I’d like to talk a bit about usability as it intersects with software design. I’m motivated by three things:
- Firstly, my own attempts to be comprehensible and understandable, not only in this blog, but also in software whose design I participate in. Years ago, Steve Karkula provided me the phrase “design from interface” while doing due diligence on Netect. It’s quite powerful, both as an approach, and as wordsmithing to describe the approach. Start with customer stories, and design an interface that helps them accomplish goals. Everything else, everything else, everything else flows from that: Technical architecture, database design, market approach. Screen mock-ups become a powerful tool for interacting with prospects, and communicating stories about the intended software product. (I’d love to be able to talk more about some of the recent ways I’ve used this.)
- Secondly, I’m motivated by Tim Bray’s post “Adium is the Future.” His discussion starts with beauty, which is deeply true. A new bit of personal software has maybe 15 seconds to live up to the promise that causes you to try it. If the promise is sufficient, you might work through ugliness. Attention to beauty is a declaration that the creators care enough to sweat the details.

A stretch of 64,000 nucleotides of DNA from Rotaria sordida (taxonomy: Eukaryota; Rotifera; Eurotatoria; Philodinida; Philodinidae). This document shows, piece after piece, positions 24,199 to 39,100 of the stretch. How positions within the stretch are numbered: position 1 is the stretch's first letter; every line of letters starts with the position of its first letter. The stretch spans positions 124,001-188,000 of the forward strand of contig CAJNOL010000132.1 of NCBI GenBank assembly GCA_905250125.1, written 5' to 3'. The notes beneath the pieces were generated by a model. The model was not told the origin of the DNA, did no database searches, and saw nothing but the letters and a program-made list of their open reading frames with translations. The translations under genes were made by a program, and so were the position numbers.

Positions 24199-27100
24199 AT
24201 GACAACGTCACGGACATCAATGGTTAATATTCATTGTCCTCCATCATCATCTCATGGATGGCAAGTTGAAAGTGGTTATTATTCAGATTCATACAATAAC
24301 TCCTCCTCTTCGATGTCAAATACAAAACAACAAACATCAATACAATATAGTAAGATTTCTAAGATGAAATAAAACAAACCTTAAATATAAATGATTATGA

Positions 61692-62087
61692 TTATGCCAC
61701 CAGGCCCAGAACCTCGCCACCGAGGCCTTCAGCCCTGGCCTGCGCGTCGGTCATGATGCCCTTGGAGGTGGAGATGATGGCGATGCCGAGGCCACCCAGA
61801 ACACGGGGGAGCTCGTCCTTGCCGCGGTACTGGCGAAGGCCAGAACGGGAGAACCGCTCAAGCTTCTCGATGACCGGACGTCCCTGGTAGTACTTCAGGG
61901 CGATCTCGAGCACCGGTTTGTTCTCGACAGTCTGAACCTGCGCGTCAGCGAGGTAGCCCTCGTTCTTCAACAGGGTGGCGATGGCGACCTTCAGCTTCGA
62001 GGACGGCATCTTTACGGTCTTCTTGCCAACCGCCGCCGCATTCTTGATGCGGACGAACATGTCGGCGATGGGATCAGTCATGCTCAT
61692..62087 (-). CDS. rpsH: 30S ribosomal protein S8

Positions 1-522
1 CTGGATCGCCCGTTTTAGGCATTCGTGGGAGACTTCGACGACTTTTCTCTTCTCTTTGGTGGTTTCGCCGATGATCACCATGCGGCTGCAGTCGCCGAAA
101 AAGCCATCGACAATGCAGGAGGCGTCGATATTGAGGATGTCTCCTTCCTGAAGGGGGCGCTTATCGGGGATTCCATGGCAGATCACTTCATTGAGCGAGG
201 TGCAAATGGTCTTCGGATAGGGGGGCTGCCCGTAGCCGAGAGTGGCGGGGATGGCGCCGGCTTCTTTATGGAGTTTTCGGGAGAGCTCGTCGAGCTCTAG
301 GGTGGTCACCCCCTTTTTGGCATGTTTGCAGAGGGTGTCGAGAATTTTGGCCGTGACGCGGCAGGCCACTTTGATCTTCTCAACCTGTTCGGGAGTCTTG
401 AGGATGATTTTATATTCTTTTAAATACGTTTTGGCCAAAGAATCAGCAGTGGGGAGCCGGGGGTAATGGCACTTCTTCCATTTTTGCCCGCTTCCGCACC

- Finally, I’m motivated by a job description sent to me by the lovely and talented Lisa, who helps with the technical end of wrangling the Movable Type software that acts as a facilitator for bringing our thoughts to you. As part of that, Lisa also listens to me rant about usability issues with a focus usually reserved for co-workers and customers. She sent me a link to Six Apart’s User Interface Positions. In reading the job description, this is very clearly an engineering job, not a design job.
Now, its entirely possible that Six Apart has employees already who will address what I’m about to say, and that they anticipate the need for multiple engineers who will implement something like what I’m about to talk about. Now, let me say that the only reason that I don’t go and either take these jobs, or hit someone with a crowbar is that between MarsEdit and Lisa, I rarely need to interact with the Movable Type UI.
The remainder of this post is an extended critique of a single screen of that user interface. If you design software, or think about its use, you may well get something out of it.
The first thing to note is that there are 11 stacked layers of controls (numbered red boxes), plus a twelfth, which, because of its consistent presentation stacks 15 controls and 4 headers into a logical grouping which I see as one thing. The green lines mark some of the vertical alignments (more on that below.) A good number of these are logically collapsable, both at the widget and the vertical stacking layer. Take, for example 5, 6 and 7. What is the difference between a tab and the “quickfilter?” Why not have a tab for unpublished and the “filter? Why do some of those links take me to new pages, others redraw the page, and yet others require a (single item) dropdown and then I press go? Why is display options in layer 11? Don’t I want to see that with the other controls? And why does it display using yet another set of widgets?